Right now sales teams are hyper focused on finishing the swing on Q3 and rounding third base to reach or exceed their revenue targets for the year. Shortly after the close of the year (after you take half of a deep breath) reps and leaders are taking a step back to look at their new (and likely larger) targets for the coming year. Immediately the wheels start to turn…
What Reps are thinking
- How am I going to get to my number with the territory I have?
- How am I going to get there fast so I can make the most of my comp plan?
- What do I need between activity and outcomes to accomplish these goals?
What Sales Leaders are thinking
- How do I ensure that my team has the right plan in place so they hit their goals and we can hit target as a team?
- How do we get the right amount of pipeline and capacity to make these targets attainable?
- What can I can I expect from Marketing vs Sales in terms of pipeline generation?
For many sales organizations these questions have lead to the annual territory planning presentations. Individual contributors and managers put their headphones on, start to crunch the numbers and then think about the strategies that will help them get to those numbers. The outcome – a plan and a presentation to the leadership team.
What camp do you fall in – are these formal presentations old school or indispensable?
At the risk of being sounding indecisive I fall somewhere in the middle. They are valuable when teams have the right mindset around what they are for and they are dynamic and evolve with the times/tools/buyer’s journey. The pitfalls often start at the top. For example, managers share a slide deck that a rep has to fill out and present it. ‘It just has to be done.’ ‘It’s part of the planning process.’ That may be true but sets the wrong tone. In this world a rep does it because they have to and doesn’t feel empowered by the why. On the other end of the spectrum, the most successful reps I’ve worked with think of their territory and their quota as their own business and just like they would as an entrepreneur, they look at the big picture and create a business plan for the year. They look less at the template and more at the strategies that worked or didn’t last year.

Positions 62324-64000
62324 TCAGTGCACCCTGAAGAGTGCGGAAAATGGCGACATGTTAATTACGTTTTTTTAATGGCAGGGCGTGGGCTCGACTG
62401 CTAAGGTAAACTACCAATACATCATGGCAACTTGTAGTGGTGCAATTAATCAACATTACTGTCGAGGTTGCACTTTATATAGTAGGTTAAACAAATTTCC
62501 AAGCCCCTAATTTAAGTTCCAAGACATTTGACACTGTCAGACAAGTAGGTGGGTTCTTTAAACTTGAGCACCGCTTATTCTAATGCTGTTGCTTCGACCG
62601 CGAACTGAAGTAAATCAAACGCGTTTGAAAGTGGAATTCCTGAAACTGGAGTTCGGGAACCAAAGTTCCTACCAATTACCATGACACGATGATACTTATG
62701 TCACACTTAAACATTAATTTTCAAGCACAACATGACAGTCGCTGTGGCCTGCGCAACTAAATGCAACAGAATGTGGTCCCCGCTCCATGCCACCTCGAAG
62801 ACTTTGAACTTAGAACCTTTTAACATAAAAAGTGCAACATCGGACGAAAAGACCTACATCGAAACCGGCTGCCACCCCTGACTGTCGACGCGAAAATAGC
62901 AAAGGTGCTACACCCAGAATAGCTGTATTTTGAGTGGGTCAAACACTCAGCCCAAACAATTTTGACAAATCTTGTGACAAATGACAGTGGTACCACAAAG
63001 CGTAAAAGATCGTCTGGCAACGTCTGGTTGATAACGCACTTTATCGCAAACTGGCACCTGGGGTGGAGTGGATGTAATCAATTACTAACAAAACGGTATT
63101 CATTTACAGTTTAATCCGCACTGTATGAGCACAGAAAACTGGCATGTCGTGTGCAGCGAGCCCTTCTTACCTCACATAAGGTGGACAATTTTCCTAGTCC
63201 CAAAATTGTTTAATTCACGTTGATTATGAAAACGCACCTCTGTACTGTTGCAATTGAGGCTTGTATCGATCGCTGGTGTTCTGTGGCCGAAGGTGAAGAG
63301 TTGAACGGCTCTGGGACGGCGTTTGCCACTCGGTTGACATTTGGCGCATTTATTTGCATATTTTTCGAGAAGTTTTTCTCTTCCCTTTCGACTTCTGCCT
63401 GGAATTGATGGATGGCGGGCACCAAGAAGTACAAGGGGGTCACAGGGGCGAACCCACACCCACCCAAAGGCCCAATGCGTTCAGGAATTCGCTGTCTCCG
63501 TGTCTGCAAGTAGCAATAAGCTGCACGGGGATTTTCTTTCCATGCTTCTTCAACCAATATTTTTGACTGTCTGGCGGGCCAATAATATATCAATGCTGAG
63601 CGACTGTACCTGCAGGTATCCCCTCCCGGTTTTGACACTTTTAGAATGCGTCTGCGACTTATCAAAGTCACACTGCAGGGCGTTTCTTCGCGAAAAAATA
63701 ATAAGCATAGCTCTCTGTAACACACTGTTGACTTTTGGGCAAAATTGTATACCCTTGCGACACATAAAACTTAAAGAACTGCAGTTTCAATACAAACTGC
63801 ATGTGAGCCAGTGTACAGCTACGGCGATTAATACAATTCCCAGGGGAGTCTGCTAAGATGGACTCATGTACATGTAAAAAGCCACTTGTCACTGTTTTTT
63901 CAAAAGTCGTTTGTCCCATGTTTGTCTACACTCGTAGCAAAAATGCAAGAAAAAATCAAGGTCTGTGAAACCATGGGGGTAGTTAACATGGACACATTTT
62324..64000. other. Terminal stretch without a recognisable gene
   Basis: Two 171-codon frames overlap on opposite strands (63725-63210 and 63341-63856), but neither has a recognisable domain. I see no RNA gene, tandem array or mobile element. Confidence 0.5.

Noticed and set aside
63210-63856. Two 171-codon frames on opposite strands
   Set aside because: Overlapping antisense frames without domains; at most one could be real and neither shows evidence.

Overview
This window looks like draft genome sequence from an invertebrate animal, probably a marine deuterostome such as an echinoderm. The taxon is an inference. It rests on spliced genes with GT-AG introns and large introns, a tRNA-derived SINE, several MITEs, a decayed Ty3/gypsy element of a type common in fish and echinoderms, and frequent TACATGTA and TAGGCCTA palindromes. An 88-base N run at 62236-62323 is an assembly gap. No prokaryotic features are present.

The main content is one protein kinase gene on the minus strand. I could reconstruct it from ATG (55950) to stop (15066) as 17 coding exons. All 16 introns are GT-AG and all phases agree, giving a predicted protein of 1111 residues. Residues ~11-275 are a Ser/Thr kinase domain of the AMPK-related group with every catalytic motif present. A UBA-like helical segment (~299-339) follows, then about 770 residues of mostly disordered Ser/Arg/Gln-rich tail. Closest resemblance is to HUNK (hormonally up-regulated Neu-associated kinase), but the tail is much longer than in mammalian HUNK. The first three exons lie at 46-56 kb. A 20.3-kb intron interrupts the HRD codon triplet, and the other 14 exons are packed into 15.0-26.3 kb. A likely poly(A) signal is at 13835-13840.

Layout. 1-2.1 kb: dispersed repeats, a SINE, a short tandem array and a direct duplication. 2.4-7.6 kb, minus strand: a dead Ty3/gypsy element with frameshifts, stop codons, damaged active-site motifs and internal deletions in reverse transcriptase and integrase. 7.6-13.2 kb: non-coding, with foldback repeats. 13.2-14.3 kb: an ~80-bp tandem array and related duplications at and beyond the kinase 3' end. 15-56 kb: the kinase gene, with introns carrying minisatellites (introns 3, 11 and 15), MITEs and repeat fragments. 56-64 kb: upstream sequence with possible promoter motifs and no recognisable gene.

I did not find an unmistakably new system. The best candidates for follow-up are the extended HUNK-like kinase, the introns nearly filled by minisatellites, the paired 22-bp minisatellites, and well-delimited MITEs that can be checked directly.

What do I suggest for the folks that believe these are indispensable and want to amp the value your organization gets out of them?
- It’s all about the tone you set when you explain the WHY! A phenomenal mentor of mine (Nick Worswick) gave me a piece of advice that will forever stick with me. He said (in so many words) to ‘give your team the credit they deserve. You hire smart people that have the capacity to understand the big picture. Be as transparent as possible when you make decisions’
- Instead of providing a set of slides, put together a one sheeter of thought provoking questions. Share this with your team and ask them to come with their initial ideas.
- Reflection. You don’t want your team to dwell on the past you want them to take stock in what worked or what didn’t and carry it forward for their plan this coming year.
- There are company metrics and individual metrics. Reps want to consider both when putting together their plan. For example you want to have the right starting point for key metrics like: Average Sales Price and Stage 1 → Close Won conversion.
- Make it actionable! Have a set of sample SMART goals around how you can tackle your territory.
- Encourage the team to follow the playbook of what has worked but not to be scared to think outside the box by having 10% of their strategy be exploratory!
- Think messaging not just numbers. As a sales rep you have had countless conversations with your buyer. It’s the start of their year too – what is important to them over the course of the year? Create campaigns for different parts of the year to kick off with a goal of both value add information that sets yourself up as a thought leader, nurtures your stakeholders and generates pipeline.
- Include a social strategy. Check out the Sales for Life blog to get some great tips.
Don’t set it and forget it. Goals may stay the same but you are kidding yourself if you think the plan will stay the same. Things change so check in on the plan quarterly (perhaps during your QBR) and make adjustments.